The kids are not prescribed their addies because they are in need of CNS stimulation. If you read the OP article you saw that the kids admit to lying to the docs in order to get their addies. The premise on which the docs prescribe the addies is something else entirely, a baseless delusion (fortunately profitable for the docs and drug companies). Why not just be honest about what’s going on? There is no evidence that amphetamines correct any biochemical imbalance.

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2 years ago  ::  Jun 13, 2012 - 5:19PM #17
CharikIeia
Posts: 8,301

Jun 13, 2012 -- 4:49PM, mindis1 wrote:


You sound disgruntled, Chari.



That's right, and I don't like myself that way.


I am sorry, shouldn't have written what I wrote. Your concerns are completely legitimate.



You may always speak to me directly if you have some dispute about anything I’ve said.



Not now, and not on this topic.



If you are interested in scientific issues, why don’t you try to answer the questions I asked?



To be honest, I AM disinterested in this particular scientific issue.



I would be interested in your answers.



Fair enough, and thanks for the interest...

tl;dr
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2 years ago  ::  Jun 13, 2012 - 8:50PM #18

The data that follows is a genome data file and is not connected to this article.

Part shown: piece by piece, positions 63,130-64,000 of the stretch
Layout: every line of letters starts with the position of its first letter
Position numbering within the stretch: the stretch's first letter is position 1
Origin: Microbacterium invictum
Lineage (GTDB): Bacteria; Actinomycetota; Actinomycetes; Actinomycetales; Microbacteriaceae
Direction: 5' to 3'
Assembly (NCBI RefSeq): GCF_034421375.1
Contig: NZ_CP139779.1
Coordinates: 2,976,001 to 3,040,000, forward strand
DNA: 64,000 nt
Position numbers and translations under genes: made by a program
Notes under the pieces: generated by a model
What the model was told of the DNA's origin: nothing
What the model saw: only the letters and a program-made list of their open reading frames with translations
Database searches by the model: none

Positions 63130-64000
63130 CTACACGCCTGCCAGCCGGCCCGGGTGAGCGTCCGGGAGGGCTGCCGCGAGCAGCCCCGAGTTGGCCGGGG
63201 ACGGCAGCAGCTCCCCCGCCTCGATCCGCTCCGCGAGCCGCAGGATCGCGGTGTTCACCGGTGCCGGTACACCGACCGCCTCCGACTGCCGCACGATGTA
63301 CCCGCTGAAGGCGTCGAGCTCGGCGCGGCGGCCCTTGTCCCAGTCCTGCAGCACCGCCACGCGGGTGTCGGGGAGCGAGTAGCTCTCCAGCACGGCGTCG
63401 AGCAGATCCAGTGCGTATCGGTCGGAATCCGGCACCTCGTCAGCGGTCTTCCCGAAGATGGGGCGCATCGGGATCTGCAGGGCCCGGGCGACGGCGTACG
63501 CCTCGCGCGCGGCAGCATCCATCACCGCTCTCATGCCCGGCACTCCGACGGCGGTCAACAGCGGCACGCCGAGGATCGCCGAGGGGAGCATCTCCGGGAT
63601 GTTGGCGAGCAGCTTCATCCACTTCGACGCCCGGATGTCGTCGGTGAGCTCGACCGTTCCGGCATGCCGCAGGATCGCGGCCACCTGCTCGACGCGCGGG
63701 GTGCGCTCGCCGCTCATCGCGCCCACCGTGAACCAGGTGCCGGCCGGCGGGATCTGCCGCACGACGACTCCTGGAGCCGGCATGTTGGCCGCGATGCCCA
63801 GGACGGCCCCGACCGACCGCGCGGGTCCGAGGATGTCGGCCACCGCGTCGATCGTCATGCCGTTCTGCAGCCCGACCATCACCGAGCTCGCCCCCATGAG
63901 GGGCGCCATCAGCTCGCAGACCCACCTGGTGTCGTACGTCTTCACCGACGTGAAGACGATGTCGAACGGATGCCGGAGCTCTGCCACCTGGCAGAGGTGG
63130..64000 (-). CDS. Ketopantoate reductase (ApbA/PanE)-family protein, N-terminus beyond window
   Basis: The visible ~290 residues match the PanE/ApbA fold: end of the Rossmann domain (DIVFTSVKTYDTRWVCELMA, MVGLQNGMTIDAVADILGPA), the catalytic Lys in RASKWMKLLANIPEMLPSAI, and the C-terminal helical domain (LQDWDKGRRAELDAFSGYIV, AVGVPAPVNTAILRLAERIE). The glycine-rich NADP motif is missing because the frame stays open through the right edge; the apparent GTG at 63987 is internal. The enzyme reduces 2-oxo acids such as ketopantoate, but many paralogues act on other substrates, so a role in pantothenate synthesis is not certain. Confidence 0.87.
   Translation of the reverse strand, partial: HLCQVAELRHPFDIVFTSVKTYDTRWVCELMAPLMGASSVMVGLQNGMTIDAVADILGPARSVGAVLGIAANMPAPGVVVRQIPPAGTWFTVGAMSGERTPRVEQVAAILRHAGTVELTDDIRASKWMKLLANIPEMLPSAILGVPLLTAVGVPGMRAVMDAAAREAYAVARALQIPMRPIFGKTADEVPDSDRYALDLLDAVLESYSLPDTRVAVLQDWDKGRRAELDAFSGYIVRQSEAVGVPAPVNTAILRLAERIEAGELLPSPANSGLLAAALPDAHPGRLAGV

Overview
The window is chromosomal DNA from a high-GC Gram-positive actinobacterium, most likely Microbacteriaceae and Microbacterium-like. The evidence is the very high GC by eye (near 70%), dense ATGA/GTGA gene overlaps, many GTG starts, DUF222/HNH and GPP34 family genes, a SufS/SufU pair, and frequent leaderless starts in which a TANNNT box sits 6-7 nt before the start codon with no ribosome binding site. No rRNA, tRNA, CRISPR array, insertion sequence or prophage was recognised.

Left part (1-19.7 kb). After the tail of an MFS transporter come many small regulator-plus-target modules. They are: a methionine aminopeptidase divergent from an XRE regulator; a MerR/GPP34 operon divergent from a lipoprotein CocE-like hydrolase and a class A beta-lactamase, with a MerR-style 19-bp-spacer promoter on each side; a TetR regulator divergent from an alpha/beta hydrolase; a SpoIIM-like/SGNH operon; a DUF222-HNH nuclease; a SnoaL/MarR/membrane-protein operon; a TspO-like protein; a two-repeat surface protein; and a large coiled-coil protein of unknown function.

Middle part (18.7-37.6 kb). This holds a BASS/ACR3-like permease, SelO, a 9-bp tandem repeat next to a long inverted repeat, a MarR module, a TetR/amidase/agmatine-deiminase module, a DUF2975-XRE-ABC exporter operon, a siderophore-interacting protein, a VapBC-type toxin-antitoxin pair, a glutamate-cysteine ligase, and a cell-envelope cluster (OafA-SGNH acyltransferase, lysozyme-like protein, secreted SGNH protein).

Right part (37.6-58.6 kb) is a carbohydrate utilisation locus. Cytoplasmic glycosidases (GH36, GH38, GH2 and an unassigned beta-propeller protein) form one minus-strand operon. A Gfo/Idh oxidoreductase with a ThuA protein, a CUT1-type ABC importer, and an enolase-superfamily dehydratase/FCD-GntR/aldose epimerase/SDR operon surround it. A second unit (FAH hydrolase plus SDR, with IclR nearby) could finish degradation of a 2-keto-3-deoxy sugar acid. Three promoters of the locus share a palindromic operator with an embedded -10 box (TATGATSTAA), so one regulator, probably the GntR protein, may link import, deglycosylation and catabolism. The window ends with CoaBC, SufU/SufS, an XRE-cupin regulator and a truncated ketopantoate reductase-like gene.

REteach
Posts: 14,549

Dr. Barbaresi has certainly been busy--lots of publications in peer reviewed journals. 


Apparently the control group did not have comorbid mental health issues: " who were identified as having partially fulfilled research criteria for AD/HD (i.e., subjects who fulfilled one of the three criteria described above) or who had any of the following psychiatric diagnoses: severe mental retardation, pervasive developmental disorder not otherwise specified. autistic disorder, Asperger's disorder, any psychotic disorder."


They also mention :" Previously, we reported that there were no differences between our subjects with AD/HD who were treated with stimulants versus those not treated, both with respect to sociodemographic variables (maternal age and education, paternal age and education, parents' marital status at the time of the child's birth), presence of comorbid learning disability (LD) and/or psychiatric diagnoses, or duration of follow-up (median age at last follow-up was 18.3 years for treated and untreated cases)"